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Space Shuttle Columbia

NASA urged to separate cargo from astronauts

By Dave Santucci

The crew of seven was lost when space shuttle Columbia disintegrated over Texas just minutes from landing.

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Can NASA's safety culture be fixed?
I don't know

(CNN) -- The lead investigator into the space shuttle Columbia accident told congressional leaders Thursday that his task force "determined NASA is not a learning organization. They do not learn from their mistakes."

Retired Adm. Hal Gehman's harsh comments before a House committee came one day after a panel of Senators questioned him about the the Columbia Accident Investigation Board's final report. The CAIB, which Gehman chairs, released the 248-document one week ago.

The report lays out the direct cause of the February 1 accident that killed seven astronauts -- foam hitting the leading edge of the left wing -- and goes into to detail about the contributing factors leading up to the disaster.

Congress is looking for answers to the question of how to fix NASA.

"We were wrong twice, we can't afford to be wrong again." Rep. Ralph Hall, D-Texas, said in reference to the Challenger accident of 1986 and the Columbia disaster.

But Gehman insisted that the space shuttle is not inherently unsafe. Instead, he said, it is NASA's management process that is unsafe.

As an example, he said top shuttle managers told investigators there were no time pressures to meet schedules, while lower level engineers felt tremendous pressure to keep on schedule.

Rep. Dana Rohrabacher, R-California, asked Gehman: "Is it the recommendation of CAIB that if the international space station can be supplied by alternate systems that it should be?"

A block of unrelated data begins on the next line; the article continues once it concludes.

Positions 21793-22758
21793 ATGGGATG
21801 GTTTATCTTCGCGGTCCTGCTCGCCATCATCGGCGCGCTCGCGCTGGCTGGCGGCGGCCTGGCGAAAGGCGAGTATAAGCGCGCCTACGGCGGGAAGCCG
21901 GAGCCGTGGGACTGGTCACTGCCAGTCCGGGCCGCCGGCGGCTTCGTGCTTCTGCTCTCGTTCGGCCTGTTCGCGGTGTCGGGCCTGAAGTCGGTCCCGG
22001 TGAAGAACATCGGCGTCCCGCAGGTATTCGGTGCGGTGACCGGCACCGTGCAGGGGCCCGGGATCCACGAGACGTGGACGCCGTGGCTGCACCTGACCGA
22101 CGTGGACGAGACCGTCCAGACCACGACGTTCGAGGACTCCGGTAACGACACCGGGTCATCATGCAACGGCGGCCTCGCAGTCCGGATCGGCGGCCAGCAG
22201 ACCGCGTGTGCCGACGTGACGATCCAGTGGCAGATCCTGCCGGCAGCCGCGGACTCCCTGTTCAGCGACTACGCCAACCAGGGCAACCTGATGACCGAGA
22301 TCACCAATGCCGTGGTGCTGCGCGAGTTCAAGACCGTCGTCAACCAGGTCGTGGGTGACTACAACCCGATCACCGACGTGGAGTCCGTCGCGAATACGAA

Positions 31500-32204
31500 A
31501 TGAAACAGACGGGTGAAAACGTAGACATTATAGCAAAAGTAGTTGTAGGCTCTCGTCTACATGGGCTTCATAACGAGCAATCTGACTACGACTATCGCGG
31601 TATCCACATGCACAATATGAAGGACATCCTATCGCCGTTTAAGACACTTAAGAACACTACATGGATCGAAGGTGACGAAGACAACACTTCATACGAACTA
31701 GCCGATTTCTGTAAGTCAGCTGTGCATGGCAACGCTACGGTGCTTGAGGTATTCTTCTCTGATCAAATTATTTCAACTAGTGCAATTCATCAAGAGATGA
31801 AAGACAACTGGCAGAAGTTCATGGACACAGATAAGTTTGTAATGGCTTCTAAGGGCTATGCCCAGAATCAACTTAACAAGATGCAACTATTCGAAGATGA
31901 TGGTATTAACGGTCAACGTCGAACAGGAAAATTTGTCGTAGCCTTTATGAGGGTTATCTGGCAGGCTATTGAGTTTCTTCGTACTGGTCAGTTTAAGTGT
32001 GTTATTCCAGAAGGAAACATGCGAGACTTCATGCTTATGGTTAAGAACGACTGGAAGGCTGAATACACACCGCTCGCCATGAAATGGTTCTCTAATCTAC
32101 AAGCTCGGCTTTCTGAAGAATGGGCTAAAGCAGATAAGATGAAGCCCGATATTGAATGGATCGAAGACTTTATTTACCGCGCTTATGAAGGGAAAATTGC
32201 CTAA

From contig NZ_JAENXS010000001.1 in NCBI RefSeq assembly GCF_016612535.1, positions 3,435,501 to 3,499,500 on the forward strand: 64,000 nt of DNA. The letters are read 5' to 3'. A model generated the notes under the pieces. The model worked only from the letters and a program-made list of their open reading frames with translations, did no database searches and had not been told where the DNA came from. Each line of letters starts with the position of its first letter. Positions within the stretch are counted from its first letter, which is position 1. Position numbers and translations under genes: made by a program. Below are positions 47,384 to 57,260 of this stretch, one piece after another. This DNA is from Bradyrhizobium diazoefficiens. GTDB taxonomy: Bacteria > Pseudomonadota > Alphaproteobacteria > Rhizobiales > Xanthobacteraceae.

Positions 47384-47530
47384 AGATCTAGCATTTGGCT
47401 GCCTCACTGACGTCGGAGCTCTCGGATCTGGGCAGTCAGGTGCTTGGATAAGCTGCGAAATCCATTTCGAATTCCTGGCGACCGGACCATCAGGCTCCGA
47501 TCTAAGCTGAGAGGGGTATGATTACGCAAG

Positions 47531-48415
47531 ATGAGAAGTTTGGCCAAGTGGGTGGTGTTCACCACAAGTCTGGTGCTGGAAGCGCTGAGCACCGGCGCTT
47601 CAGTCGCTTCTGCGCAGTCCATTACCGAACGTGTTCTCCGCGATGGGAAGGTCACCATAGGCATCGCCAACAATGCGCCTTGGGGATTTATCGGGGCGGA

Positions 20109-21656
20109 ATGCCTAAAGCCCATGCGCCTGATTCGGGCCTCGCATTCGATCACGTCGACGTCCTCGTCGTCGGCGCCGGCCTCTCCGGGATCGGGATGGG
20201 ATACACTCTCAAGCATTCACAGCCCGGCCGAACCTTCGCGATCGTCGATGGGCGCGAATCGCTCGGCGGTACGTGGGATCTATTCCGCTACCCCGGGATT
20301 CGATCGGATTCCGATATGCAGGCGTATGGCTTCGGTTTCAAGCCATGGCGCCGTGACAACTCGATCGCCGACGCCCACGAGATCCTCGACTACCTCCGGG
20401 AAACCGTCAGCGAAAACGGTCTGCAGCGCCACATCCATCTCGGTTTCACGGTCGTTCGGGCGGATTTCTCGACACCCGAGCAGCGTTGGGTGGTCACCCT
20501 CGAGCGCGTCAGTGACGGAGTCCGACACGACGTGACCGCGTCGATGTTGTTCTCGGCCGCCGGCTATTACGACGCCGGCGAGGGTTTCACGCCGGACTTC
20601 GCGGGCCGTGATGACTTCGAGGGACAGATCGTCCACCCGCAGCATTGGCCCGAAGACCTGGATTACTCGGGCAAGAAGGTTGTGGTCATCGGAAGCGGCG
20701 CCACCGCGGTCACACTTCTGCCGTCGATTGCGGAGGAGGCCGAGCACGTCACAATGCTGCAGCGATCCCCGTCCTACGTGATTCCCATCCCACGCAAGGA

Gehman replied emphatically, "Separate the cargo from the people as soon as possible."

The priority should be a system to put people into space and return them to Earth as safely as possible, he said. Any other requirements, like reusability to reduce costs, the ability to also carry cargo, or additional functions besides crew transport, would eat into the vehicle's safety margin.

Even before the Columbia accident, plans for an "orbital space plane" to transfer astronauts to and from the space station were in the works.

But Gehman noted NASA's difficulties in getting Congress and the White House to agree on the purpose of the new plane.

"It would be a wonderful leap forward if you agreed the requirement was to develop a vehicle to go into and out of orbit safely," he said.

Gehman did not advise stopping shuttle flights permanently because the shuttle can be operated safely and is needed to complete the assembly of the orbiting outpost, he said.

NASA plans to release on Monday its plan for returning the remaining space shuttles to space. It is expected to address all of the CAIB's mandatory recommendations for changes that would need to be made before that could happen.

-- Journalist Philip Chien contributed to this report.

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